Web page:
Defendant argues the trial court erred in denying his motion to dismiss for insufficiency of the evidence of the drug charges. We disagree.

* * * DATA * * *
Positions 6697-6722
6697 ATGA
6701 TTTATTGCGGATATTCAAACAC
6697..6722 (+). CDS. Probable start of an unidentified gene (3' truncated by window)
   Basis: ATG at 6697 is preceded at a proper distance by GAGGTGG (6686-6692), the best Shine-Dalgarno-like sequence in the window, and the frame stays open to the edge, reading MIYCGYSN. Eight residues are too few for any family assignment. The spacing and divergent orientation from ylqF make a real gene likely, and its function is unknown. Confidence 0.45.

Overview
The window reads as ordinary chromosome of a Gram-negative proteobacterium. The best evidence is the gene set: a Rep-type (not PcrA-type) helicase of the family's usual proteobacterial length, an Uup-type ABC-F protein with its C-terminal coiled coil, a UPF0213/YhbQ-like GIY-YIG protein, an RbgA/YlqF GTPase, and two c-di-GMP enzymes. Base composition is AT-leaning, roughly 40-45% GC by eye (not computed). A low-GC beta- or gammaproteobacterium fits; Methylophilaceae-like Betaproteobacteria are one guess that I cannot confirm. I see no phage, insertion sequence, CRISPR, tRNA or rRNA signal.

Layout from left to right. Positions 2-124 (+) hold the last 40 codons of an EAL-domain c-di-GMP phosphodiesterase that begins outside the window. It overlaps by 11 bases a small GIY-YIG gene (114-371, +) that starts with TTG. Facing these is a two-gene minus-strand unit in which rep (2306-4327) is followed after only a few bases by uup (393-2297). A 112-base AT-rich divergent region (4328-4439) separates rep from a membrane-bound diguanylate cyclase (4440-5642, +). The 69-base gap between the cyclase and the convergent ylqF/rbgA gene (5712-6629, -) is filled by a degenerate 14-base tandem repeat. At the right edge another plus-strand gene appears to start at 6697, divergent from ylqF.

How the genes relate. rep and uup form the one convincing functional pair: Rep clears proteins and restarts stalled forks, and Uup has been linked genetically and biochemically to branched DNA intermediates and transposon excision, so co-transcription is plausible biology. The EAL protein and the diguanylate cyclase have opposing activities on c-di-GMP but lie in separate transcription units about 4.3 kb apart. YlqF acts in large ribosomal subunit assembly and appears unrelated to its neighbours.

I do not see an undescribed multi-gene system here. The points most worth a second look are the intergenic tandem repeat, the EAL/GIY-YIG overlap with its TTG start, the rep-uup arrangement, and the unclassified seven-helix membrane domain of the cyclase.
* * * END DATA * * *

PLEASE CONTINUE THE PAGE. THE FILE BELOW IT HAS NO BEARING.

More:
“The substantial evidence test requires a determination that there is substantial evidence (1) of each essential element of the offense charged, and (2) that the defendant is the perpetrator of the offense.” State v. Jones, 110 N.C. App. 169, 177, 429 S.E.2d 597, 602 (1993) (citation omitted), cert. denied, 336 N.C. 612, 447 S.E.2d 407 (1994). “Substantial evidence is that amount of relevant evidence that a reasonable mind might accept as adequate to support a conclusion.” State v. Cox, 303 N.C. 75, 87, 277 S.E.2d 376, 384 (1981) (citation omitted). In ruling on a motion to dismiss, all evidence admitted must be considered in the light most favorable to the State, giving the State the benefit of all reasonable inferences which can be drawn therefrom. State v. Rasor, 319 N.C. 577, 585, 356 S.E.2d 328, 333 (1987).     To convict defendant of trafficking in cocaine in violation of N.C. Gen. Stat. § 90-95(h)(3), the state must show that defendant sold, manufactured, delivered, transported or possessed more than 28 and less than 200 grams of cocaine or its derivatives. N.C. Gen. Stat. § 90-95(h)(3)(a); see State v. Rogers, 32 N.C. App. 274, 278, 231 S.E.2d 919, 922 (1977). To convict defendant of possession of marijuana in violation of N.C. Gen. Stat. § 90-95(d)(4), the state must show defendant possessed one half ounce or less of marijuana. N.C. Gen. Stat. § 90-95(d)(4); see State v. Partridge, 157 N.C. App. 568, 571, 579 S.E.2d 398, 399-400, disc. rev. improvidently allowed, 357 N.C. 572, 597 S.E.2d 673 (2003).